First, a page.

Anthony Rose, who rose to prominence by re-launching the BBC iPlayer and went on to become the chief technology officer of YouView, is now betting on a new startup to bring social recommendation to television. He has re-emerged as the co-founder and chief technology officer of tBone TV, and he has attracted some of the software team from YouView to work with him.

He left YouView, the joint venture between the BBC and other broadcasters and broadband service providers, after just eight months in December 2010. An Accenture consultant replaced him as head of technical delivery, as it became increasingly apparent that the launch of the YouView platform was behind schedule.

Meanwhile, a range of network connected televisions are already bringing services such as the BBC iPlayer direct to the main living room screen, with millions expected to be sold in Britain this year. Anthony Rose clearly sees this as an opportunity for a startup.

He was recently quoted in the Guardian as saying: “Success will come for the service that is pervasive across all platforms.” He said: “There is still space for somebody to create a cool consumer proposition that is not only about content but connectivity and social TV.” He has described tBone as a new platform that turns live television into a two-way, social viewing experience.

The chief architect at tBone TV is Alex Nunes, formerly head of systems at YouView and previously head of media services for BBC iPlayer. He is joined by one of the technical architects of YouView who is working in the same role on the new venture, together with a software engineer who also worked on YouView.

Currently in stealth mode, the company is based near Old Street, known as the Silicon Roundabout of London because of the proliferation of web technology companies in the area.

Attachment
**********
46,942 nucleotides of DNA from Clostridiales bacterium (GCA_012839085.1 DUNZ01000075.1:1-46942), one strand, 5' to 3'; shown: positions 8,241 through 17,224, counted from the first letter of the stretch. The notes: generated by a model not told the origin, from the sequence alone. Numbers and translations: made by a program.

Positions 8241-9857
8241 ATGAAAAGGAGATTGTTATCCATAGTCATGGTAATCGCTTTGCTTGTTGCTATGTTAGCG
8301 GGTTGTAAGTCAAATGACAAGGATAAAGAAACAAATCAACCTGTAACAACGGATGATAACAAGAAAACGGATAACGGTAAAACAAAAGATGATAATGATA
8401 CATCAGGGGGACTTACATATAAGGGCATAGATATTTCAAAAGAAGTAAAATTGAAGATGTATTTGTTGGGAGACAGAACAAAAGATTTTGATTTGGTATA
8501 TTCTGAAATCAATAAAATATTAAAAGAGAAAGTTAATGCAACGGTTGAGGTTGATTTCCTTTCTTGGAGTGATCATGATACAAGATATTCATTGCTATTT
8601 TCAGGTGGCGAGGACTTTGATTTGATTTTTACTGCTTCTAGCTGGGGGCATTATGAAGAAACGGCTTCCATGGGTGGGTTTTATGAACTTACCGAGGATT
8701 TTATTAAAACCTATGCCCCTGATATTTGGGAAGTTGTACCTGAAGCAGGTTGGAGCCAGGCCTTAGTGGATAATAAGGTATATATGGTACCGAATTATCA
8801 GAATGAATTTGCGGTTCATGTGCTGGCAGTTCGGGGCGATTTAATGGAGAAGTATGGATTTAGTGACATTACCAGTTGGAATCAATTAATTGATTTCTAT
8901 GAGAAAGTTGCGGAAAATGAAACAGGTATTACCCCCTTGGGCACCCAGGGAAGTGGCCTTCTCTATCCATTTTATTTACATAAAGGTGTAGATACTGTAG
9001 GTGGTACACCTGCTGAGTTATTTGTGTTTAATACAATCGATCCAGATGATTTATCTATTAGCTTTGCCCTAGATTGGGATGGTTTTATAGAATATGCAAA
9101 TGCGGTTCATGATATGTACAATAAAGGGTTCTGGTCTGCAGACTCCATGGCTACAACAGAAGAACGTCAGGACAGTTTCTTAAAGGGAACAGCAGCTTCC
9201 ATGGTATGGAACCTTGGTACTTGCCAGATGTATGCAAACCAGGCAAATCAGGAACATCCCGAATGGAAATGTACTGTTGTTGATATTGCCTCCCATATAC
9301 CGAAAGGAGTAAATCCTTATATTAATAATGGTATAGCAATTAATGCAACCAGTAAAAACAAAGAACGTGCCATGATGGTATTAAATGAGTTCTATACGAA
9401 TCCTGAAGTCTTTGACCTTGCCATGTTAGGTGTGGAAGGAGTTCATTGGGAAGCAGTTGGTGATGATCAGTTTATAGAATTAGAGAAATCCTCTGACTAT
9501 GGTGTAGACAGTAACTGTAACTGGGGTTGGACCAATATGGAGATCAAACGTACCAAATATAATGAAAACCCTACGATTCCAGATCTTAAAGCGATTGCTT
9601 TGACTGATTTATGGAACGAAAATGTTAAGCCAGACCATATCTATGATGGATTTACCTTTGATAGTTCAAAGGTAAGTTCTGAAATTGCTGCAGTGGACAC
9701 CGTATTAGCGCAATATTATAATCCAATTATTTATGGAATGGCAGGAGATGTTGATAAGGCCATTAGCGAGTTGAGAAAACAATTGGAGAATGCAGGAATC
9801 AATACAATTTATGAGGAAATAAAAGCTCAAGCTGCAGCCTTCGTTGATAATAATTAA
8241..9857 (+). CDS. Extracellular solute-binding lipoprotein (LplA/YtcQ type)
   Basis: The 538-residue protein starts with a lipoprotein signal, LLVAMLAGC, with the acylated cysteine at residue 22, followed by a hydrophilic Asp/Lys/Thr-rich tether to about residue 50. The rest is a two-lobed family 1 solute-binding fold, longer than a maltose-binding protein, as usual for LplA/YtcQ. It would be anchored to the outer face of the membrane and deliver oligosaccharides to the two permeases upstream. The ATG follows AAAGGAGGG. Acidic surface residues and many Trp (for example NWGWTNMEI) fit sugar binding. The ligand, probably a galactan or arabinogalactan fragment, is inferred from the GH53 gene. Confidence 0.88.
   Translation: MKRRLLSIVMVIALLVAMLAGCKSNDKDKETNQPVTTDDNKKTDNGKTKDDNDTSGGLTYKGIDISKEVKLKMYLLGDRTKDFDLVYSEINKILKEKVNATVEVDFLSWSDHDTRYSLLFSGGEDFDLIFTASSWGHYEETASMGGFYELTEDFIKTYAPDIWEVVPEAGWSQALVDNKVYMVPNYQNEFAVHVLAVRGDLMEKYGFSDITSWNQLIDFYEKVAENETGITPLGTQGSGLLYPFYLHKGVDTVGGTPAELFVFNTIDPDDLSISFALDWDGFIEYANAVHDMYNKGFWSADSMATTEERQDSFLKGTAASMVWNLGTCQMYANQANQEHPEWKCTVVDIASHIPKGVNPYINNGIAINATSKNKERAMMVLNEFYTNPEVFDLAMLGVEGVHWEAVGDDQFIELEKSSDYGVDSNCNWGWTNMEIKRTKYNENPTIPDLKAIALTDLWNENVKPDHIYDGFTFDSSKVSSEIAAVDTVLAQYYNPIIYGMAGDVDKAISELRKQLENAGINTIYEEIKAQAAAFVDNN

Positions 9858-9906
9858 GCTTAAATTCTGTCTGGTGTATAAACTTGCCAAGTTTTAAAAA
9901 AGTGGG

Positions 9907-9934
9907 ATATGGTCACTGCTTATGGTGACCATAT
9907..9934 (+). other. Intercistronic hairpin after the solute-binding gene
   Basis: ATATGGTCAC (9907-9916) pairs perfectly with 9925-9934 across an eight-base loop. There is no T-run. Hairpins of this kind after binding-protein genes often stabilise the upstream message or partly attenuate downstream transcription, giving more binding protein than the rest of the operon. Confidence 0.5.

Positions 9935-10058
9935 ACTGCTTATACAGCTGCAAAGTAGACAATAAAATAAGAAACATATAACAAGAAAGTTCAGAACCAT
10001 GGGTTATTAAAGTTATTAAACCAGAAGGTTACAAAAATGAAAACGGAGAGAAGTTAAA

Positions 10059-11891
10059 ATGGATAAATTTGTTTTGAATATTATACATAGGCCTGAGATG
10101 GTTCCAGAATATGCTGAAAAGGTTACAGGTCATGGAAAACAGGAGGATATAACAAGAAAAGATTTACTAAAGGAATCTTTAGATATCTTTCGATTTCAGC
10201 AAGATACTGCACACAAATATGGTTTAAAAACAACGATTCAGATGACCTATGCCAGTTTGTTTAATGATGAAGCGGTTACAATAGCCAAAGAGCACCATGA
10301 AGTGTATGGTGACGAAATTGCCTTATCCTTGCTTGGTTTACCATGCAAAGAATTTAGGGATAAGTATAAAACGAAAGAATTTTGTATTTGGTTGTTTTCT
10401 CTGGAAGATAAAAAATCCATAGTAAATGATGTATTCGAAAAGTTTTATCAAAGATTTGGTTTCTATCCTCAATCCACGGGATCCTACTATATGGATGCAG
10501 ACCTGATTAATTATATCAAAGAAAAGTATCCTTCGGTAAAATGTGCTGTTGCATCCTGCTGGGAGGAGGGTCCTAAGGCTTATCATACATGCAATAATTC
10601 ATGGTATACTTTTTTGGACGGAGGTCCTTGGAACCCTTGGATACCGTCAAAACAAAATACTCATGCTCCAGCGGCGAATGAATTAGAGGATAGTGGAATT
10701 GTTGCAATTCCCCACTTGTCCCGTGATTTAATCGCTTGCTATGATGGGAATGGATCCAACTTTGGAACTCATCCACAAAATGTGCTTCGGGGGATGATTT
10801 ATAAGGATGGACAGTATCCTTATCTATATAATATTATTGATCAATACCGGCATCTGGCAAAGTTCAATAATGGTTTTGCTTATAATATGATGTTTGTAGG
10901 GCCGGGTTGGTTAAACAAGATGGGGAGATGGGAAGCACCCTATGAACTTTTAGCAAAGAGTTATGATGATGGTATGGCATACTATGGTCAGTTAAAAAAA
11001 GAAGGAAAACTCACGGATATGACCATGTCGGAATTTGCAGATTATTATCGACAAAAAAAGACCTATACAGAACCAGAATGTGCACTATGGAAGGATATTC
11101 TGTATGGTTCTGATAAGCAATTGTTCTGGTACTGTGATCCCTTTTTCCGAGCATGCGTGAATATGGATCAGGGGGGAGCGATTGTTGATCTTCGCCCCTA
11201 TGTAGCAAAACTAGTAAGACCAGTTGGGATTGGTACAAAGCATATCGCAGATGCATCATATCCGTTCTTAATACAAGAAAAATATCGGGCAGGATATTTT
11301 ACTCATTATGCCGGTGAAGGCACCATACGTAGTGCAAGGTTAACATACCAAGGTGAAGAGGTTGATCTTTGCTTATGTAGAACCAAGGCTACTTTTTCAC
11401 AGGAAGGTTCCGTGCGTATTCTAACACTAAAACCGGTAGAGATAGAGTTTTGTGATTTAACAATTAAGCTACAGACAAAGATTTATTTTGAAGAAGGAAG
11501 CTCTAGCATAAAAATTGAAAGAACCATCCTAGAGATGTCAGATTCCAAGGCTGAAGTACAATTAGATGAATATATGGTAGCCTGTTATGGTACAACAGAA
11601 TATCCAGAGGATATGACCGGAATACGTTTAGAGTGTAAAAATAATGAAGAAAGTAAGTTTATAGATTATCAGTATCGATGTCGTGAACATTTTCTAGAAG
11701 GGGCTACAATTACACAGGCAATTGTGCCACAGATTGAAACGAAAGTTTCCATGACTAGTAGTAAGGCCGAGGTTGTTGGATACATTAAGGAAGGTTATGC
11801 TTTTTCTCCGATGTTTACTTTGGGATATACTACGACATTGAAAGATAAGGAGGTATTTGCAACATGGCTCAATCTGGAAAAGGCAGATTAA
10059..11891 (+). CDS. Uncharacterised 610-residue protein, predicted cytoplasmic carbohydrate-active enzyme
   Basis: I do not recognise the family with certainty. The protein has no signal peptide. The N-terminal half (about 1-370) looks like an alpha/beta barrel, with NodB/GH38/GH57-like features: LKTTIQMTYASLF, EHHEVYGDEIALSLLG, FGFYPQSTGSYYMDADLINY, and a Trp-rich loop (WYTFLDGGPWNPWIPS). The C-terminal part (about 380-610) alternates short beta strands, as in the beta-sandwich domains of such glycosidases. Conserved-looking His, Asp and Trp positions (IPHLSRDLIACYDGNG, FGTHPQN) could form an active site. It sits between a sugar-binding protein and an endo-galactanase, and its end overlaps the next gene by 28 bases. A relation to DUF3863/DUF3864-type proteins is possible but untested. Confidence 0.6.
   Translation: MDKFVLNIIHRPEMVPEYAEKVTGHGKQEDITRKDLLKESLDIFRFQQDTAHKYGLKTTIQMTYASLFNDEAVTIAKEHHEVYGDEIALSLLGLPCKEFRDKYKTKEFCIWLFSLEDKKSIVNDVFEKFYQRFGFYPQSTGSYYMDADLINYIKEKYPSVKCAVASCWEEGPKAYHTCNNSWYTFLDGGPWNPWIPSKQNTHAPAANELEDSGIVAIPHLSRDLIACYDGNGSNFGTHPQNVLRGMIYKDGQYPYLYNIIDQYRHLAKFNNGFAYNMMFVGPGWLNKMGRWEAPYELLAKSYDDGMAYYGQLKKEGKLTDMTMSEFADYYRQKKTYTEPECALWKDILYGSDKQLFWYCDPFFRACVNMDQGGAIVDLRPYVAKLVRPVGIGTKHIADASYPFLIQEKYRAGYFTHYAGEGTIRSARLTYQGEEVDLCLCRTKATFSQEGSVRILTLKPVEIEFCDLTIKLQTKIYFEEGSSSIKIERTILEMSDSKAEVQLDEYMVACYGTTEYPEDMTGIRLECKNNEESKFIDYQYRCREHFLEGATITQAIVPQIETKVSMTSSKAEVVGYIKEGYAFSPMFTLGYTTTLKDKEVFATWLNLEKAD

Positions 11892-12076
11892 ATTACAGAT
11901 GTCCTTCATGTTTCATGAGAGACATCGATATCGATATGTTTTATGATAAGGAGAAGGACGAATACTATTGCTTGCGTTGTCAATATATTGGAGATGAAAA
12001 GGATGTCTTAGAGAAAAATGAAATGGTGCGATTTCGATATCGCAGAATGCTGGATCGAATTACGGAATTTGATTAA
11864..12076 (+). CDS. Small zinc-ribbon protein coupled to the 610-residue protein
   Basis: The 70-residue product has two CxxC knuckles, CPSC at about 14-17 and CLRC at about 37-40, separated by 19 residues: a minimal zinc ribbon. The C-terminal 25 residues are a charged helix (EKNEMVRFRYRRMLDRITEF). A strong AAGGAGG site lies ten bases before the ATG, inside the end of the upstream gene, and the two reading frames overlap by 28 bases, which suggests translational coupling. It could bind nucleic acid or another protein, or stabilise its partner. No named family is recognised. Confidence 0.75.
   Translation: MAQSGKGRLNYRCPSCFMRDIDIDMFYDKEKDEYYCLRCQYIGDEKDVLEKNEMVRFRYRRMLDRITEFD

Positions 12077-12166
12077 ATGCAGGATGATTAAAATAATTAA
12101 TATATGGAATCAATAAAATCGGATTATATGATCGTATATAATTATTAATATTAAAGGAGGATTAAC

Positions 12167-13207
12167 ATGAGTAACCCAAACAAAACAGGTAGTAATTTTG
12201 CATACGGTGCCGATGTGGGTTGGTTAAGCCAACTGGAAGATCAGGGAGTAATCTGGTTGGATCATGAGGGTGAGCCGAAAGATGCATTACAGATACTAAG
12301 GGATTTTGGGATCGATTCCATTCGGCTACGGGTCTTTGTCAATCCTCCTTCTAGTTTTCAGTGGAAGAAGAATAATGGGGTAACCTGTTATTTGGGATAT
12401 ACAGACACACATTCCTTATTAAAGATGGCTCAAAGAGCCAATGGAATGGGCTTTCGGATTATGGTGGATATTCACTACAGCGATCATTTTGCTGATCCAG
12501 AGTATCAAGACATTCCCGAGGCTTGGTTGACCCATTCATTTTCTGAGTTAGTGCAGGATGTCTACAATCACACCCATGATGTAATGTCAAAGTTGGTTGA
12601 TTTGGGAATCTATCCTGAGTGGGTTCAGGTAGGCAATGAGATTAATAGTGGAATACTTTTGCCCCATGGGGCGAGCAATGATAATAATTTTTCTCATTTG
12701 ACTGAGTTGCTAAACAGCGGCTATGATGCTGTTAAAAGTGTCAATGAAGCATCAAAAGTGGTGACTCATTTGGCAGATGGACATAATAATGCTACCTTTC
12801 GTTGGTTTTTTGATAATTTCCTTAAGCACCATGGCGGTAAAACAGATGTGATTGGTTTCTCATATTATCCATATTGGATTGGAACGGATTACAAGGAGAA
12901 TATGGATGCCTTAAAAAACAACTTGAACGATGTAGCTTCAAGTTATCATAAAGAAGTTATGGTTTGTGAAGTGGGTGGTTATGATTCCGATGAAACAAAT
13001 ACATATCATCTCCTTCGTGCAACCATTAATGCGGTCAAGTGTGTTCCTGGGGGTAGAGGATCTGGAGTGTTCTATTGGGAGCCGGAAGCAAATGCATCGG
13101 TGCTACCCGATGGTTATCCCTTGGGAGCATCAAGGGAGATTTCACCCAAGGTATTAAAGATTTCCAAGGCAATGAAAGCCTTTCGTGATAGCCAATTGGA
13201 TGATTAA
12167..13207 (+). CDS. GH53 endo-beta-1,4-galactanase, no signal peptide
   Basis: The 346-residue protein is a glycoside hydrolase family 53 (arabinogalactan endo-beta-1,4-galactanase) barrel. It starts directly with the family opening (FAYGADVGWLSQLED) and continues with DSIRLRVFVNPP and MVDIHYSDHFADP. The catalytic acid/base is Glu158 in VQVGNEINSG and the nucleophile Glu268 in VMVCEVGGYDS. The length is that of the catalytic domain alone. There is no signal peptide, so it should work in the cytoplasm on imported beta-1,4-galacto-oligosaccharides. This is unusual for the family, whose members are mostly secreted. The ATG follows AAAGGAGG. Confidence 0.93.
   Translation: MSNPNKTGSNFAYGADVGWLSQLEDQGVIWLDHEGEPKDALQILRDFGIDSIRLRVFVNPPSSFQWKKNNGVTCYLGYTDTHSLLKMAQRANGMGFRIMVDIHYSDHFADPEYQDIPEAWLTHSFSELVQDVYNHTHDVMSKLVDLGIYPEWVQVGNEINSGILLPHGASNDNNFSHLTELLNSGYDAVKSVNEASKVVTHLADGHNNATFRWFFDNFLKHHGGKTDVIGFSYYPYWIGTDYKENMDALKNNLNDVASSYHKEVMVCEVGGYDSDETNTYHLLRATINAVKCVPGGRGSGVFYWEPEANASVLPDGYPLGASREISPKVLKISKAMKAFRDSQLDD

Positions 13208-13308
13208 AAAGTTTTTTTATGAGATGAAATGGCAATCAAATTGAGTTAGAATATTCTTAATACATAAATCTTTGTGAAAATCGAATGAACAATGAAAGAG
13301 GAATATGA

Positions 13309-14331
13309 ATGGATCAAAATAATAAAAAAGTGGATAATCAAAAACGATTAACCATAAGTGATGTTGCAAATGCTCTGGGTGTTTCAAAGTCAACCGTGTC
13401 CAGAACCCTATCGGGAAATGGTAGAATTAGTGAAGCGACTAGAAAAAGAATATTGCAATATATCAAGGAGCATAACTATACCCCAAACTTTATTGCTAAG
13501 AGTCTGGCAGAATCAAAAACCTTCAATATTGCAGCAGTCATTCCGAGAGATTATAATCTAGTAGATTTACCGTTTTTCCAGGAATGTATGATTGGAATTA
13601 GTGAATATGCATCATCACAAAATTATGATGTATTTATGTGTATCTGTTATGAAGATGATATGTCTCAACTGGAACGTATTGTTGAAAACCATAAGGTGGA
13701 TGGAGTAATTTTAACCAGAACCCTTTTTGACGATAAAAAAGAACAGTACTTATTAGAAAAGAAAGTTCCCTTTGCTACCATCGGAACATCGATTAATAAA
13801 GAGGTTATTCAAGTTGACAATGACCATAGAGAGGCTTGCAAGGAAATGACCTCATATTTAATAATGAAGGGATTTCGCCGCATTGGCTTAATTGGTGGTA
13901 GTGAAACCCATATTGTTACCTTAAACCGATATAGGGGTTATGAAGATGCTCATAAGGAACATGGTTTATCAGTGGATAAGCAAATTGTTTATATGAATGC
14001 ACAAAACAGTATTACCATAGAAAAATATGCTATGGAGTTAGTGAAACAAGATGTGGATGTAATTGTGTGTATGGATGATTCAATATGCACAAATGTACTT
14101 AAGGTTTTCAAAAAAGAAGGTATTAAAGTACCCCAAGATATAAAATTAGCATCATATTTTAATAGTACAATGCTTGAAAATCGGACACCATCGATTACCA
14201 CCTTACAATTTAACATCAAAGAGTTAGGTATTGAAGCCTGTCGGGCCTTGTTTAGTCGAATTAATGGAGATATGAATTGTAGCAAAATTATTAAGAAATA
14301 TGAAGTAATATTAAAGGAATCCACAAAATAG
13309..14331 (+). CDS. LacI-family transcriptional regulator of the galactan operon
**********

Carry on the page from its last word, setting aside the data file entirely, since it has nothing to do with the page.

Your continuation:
Before being appointed to the BBC as head of digital media technology in October 2007, Anthony Rose was chief technology officer at Altnet, which was associated with the file-sharing network Kazaa.

He made his name by re-launching the BBC iPlayer, streaming programmes using Adobe Flash, and did much to pioneer the development of the platform, including the introduction of social recommendation features. He was closely associated with the development of Project Canvas, which went on to become YouView, a joint venture between the BBC, ITV, Channel 4, Channel 5, BT, TalkTalk and Arqiva.

Anthony Rose has said in the past that in an ideal world there would be a television that knows what he wants, with only one channel, a Channel Me that understands the personal preferences of the viewer and recommendations from their social network. At the BBC he also advanced the rather disconcerting prospect of a news bulletin personalised to the individual interests of the viewer.

As for the name tBone TV, we’re not sure what it means, but T-bone is a popular term for a broadside or side-impact collision. With broadband and broadcast on a collision course, television may not know what hit it.